The Berliner Philharmoniker dedicate these concerts to Lorin Maazel who died on 31 July 2014 and who was originally to conduct the evening.
Symphony No. 5 in B flat major
Symphony No. 15 in A major
A recording of the concert is available online at our Digital Concert Hall.
After an all-Beethoven programme in March 2015, Bernard Haitink, a highly-esteemed guest conductor with the Berliner Philharmoniker for more than 50 years, now conducts two works which he has never performed before with the orchestra: Franz Schubert’s Fifth Symphony in B flat major and Dmitri Shostakovich’s Symphony No. 15 in A major.
Beginnings and endings – this could be the theme of the concert: The 19-year-old Schubert’s B-flat major Symphony, composed in the autumn of 1816, belongs to his youthful symphonies in which the composer follows the traditional form model of Haydn and Mozart. The playful lightness of the themes, the cheerful dialogue between instrumental groups and the transparent orchestration clearly display a Mozartean character. But the often surprising harmonic progressions already reveal Schubert’s Romantic sound aesthetic.
Shostakovich’s Symphony No. 15, the last written by the Russian composer, also comes across as light and cheerful. But this cheerfulness is only superficial. Shostakovich works with irony and ambiguity, uses musical quotes from his own works and from others’, such as Rossini’s William Tell Overture and Wagner’s Die Walküre, and includes twelve-tone series that are not heard as such, all of which together create a musical picture puzzle, a subtle network of profound symbolic relationships. With this symphony – it is said – Shostakovich left behind his musical autobiography.
The plan was to earn his living with music. The 19-year-old Franz Schubert wanted to make his fortune as a freelance musician in Vienna and, after breaking off his education at the Konvikt (boarding school) earlier, he now was no longer a teacher at his father’s school. When he left his family home at the end of 1816 and moved to the lodgings of his friend, the young poet Franz von Schober, he had already received paid commissions. We know of the first from his diary, in which he proudly noted on 17 June 1816: “Today I composed the first time for money.” The name of his artistic ideal appears only four diary entries earlier: “This day will haunt me for the rest of my life as a bright, clear and lovely one. Gently, and as from a distance, the magic tones of Mozart’s music sound in my ears. ... O Mozart, immortal Mozart!” The lines read almost like the motto of the Symphony No. 5 in B flat major, D. 485, composed in less than four weeks during autumn of that year, which, despite its Schubertian originality, exudes a distinctly Mozartian lightness and transparency.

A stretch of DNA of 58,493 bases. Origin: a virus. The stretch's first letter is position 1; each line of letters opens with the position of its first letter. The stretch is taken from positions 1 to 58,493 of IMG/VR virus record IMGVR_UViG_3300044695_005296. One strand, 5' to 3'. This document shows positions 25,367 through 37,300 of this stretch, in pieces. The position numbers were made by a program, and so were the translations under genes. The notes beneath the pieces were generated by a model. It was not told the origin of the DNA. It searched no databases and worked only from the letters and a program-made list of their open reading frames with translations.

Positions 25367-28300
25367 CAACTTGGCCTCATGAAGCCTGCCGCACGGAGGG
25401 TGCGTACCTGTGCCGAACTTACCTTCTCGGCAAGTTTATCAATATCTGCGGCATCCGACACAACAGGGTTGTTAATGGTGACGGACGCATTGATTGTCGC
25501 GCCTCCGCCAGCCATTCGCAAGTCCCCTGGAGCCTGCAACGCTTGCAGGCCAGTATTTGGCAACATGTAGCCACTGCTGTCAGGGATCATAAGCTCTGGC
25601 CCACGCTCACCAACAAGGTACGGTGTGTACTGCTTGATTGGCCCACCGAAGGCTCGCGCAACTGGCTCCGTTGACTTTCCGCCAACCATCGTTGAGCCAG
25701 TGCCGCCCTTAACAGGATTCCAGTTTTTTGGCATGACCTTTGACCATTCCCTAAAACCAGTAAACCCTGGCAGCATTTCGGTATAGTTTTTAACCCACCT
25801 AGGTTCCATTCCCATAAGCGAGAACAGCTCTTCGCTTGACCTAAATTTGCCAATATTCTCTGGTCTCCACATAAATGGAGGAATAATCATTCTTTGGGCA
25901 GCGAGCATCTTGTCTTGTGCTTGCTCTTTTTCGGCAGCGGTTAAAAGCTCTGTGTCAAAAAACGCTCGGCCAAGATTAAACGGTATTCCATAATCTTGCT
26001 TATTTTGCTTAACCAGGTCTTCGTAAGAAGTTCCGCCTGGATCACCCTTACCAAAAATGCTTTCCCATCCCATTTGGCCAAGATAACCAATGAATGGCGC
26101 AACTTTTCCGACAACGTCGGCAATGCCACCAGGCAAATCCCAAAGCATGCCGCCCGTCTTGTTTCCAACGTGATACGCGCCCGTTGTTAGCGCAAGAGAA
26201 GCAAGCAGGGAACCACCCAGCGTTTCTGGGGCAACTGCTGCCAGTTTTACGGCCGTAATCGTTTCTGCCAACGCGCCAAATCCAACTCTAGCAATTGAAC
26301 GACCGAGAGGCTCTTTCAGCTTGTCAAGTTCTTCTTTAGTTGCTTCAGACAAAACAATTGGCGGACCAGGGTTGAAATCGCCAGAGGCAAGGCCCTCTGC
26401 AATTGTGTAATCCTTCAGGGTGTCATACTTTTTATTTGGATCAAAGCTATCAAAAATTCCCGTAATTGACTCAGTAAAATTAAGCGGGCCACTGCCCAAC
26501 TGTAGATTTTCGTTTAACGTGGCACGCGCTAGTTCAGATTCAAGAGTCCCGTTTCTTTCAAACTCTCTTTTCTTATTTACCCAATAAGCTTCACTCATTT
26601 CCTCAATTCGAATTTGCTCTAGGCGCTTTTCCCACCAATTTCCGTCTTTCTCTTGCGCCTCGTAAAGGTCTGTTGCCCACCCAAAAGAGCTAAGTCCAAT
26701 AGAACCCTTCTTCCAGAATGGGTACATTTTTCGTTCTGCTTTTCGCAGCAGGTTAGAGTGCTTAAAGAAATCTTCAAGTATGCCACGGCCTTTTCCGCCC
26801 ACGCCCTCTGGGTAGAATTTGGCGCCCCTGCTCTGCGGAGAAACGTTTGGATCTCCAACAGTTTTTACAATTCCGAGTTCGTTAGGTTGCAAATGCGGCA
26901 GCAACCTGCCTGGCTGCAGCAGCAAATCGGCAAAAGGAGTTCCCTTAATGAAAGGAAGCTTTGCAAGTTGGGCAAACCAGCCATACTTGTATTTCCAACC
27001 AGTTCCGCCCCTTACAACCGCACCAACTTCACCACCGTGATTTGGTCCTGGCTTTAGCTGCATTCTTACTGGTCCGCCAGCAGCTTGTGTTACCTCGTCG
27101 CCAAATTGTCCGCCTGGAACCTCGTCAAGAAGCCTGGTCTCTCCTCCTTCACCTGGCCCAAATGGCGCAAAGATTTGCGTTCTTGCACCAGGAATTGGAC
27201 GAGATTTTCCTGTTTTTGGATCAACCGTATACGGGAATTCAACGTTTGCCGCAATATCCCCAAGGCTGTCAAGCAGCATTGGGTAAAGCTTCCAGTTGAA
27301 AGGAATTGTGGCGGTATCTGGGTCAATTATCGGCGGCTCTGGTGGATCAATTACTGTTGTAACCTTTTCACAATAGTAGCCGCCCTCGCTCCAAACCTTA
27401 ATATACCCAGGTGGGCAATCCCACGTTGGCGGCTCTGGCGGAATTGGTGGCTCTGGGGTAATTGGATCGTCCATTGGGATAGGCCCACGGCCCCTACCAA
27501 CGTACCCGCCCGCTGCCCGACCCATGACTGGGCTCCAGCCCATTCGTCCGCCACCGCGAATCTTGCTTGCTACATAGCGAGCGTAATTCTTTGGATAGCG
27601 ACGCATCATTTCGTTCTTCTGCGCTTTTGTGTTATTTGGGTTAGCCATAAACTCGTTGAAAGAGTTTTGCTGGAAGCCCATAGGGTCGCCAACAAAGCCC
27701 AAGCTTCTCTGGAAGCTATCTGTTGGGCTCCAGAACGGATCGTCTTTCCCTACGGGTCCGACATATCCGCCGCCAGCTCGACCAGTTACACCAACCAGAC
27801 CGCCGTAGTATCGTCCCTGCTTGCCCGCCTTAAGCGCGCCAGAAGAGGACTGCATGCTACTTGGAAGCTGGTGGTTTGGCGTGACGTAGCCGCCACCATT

Dispensing with his usual slow introduction, Schubert raises the curtain quickly and in pianissimo. The first movement opens with only a wind cadence and a scampering staccato run in the first violins during the first four bars, the galant Allegro theme spreads high spirits and an exhilarating summer carriage ride begins amid insistent quavers in the strings. The light-heartedness is only superficial, however, as revealed by the first still sporadic shadows with cloudy moments in minor.